Our inherently fire-retardant fabrics are the result of a long series of responsible choices. In fact, responsible design is the foundation to our dedication to continual improvement.
At FR-One, our sustainability initiatives have always been focused on consumers, partners, and our environment: just like the design movement we’re exploring today.
Have you heard about ‘biophilic design’?
It’s a term that seems to be everywhere with the growing importance of sustainability in architecture and interiors. It’s a fast-growing area within the green building industry – and it affects interior decorating and contract projects too.
What is it, exactly? Why is it important? How is this reflected in our own collections of inherently fire-retardant fabrics?
Let’s find out.
Biophilic design: running on plant power? Yes but there’s more
At its most fundamental, biophilic design is a research-backed field that explores our inherent connection to nature, and our co-dependence within it.
Biophilic design can reduce stress, improve cognitive function and creativity, improve our well-being and expedite healing; as the world population continues to urbanize these qualities are ever more important…It articulates the relationships between nature, human biology, and the design of the built environment so that we may experience the human benefits of biophilia in our design applications. – source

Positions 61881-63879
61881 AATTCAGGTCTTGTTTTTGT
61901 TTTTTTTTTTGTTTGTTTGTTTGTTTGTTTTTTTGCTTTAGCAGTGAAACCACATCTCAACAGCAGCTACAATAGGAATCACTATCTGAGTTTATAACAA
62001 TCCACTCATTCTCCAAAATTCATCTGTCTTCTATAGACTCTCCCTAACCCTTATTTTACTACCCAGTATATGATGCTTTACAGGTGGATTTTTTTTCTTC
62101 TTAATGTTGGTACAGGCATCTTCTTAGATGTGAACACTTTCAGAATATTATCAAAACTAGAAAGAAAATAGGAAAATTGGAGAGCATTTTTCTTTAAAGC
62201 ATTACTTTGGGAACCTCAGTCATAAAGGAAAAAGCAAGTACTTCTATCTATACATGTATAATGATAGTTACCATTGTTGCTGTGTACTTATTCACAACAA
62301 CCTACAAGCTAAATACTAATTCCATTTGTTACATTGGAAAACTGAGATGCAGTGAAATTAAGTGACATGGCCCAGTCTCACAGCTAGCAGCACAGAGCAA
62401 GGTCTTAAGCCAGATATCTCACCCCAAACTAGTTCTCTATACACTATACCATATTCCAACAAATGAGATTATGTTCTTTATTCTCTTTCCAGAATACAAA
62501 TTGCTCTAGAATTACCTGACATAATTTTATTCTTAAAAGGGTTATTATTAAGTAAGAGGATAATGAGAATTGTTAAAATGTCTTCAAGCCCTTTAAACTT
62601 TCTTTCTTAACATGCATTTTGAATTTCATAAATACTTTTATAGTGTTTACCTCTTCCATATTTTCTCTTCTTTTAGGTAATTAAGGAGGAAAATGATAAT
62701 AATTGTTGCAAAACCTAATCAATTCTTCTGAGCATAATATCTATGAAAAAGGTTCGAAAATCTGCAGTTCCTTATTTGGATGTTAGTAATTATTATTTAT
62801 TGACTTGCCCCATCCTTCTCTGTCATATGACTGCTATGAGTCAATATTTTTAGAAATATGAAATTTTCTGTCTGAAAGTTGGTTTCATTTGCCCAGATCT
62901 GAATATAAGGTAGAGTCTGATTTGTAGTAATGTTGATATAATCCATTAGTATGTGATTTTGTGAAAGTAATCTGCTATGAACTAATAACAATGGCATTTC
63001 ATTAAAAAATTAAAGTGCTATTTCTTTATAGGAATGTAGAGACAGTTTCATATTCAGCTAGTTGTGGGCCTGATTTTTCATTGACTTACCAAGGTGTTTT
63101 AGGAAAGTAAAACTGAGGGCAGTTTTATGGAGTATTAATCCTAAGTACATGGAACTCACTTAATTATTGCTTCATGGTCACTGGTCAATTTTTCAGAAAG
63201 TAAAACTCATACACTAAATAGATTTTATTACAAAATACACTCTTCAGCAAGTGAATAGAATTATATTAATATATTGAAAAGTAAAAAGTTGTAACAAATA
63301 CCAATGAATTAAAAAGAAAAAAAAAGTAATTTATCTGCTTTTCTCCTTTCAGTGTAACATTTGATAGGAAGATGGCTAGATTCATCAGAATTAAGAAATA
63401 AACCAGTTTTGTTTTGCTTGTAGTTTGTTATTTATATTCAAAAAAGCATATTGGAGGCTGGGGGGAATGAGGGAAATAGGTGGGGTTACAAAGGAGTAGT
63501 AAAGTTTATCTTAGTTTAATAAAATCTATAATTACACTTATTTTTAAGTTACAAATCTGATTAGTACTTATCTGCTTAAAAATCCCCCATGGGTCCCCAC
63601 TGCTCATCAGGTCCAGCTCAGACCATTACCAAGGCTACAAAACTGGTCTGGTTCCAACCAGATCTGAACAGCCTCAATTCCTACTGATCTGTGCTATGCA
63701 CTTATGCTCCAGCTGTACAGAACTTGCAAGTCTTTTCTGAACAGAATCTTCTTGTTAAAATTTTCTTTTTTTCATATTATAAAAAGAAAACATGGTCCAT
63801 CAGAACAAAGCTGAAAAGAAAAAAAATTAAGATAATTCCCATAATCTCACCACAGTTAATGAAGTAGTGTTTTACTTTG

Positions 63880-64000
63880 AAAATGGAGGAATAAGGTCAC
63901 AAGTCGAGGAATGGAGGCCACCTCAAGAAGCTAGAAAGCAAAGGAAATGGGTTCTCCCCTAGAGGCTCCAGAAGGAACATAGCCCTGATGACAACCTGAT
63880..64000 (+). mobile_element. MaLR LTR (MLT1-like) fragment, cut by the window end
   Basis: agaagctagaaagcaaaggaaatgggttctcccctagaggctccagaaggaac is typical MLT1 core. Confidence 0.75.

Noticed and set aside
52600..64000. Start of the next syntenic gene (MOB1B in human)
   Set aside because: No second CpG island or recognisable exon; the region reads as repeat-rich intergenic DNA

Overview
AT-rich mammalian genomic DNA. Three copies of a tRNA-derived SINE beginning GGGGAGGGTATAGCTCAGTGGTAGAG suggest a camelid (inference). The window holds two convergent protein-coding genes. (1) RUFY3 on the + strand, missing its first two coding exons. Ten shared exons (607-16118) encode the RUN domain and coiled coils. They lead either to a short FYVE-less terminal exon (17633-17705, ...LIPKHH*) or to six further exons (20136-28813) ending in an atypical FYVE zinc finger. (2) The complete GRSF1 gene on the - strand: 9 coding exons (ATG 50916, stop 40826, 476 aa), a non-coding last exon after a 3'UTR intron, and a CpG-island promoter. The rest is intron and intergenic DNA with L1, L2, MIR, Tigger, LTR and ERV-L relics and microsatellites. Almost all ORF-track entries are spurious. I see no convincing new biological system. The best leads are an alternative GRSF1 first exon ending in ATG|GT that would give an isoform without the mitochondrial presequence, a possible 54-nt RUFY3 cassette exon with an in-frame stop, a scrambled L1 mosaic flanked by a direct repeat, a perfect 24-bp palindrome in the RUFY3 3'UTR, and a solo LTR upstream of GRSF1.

Books like Your Brain on Nature (Selhub & Logan, 2012) bring biophilic design front and centre, with a view to supporting and uplifting humans in areas like workplace stress, productivity, patient recovery, and strengthening communities.
While plant life is a big part of a biophilic designer’s toolkit, this design movement goes far beyond adding plants, trees, living walls or living roofs into a built environment. It’s an offshoot of the growing study around the intersection of neuroscience and architecture.
Stairway House, Tokyo - Nendo
Like natural ecosystems, biophilic design is a multi-sensory movement, and it’s by working with all these different elements together that a balanced structure and end experience is created. We explore these elements below.
Good biophilic design is grounded in location
No two places are the same. This is the challenge that architects, and designers face when they work to achieve a hyperlocal feel in their projects.
This focus on the specific location of the build is important for the environment too, as it encourages certain design choices and integrations that reflect the climate, ecology, and landscape around it.
FR-One's focus on consumers, partners, and our environment’s requirements has led us to re-use, recycle, re-purpose, and ultimately RE-Invent our own collections: we’re proud to launch 3 new fabric constructions in these extraordinary times, manufactured from recycled polyester, fully certified and compliant with the Global Recycled Standard (GRS). Read about this exciting first for FR-One.
Natural visual elements: organic shapes and earthy details
Humans are largely visual creatures and incorporating natural elements visibly into an interior is the first step towards creating a space that boosts wellbeing.